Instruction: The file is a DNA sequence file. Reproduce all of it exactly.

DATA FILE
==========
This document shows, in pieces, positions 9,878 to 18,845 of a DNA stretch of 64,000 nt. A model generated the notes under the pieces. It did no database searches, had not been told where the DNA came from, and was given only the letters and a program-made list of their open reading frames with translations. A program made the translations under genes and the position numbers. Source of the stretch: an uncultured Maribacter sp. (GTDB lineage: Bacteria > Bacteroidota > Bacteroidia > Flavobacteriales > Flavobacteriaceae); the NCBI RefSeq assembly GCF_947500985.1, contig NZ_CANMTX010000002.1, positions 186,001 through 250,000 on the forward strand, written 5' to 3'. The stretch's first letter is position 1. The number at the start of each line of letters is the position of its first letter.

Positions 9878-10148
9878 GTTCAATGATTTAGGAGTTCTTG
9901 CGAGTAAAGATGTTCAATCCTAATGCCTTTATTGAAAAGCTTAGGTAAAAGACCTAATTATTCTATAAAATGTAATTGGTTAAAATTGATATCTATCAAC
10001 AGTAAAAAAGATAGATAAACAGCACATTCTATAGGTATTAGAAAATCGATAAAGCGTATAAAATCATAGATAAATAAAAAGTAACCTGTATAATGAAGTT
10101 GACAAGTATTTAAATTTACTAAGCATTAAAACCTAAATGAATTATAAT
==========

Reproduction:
This document shows, in pieces, positions 9,878 to 18,845 of a DNA stretch of 64,000 nt. A model generated the notes under the pieces. It did no database searches, had not been told where the DNA came from, and was given only the letters and a program-made list of their open reading frames with translations. A program made the translations under genes and the position numbers. Source of the stretch: an uncultured Maribacter sp. (GTDB lineage: Bacteria > Bacteroidota > Bacteroidia > Flavobacteriales > Flavobacteriaceae); the NCBI RefSeq assembly GCF_947500985.1, contig NZ_CANMTX010000002.1, positions 186,001 through 250,000 on the forward strand, written 5' to 3'. The stretch's first letter is position 1. The number at the start of each line of letters is the position of its first letter.

Positions 9878-10148
9878 GTTCAATGATTTAGGAGTTCTTG
9901 CGAGTAAAGATGTTCAATCCTAATGCCTTTATTGAAAAGCTTAGGTAAAAGACCTAATTATTCTATAAAATGTAATTGGTTAAAATTGATATCTATCAAC
10001 AGTAAAAAAGATAGATAAACAGCACATTCTATAGGTATTAGAAAATCGATAAAGCGTATAAAATCATAGATAAATAAAAAGTAACCTGTATAATGAAGTT
10101 GACAAGTATTTAAATTTACTAAGCATTAAAACCTAAATGAATTATAAT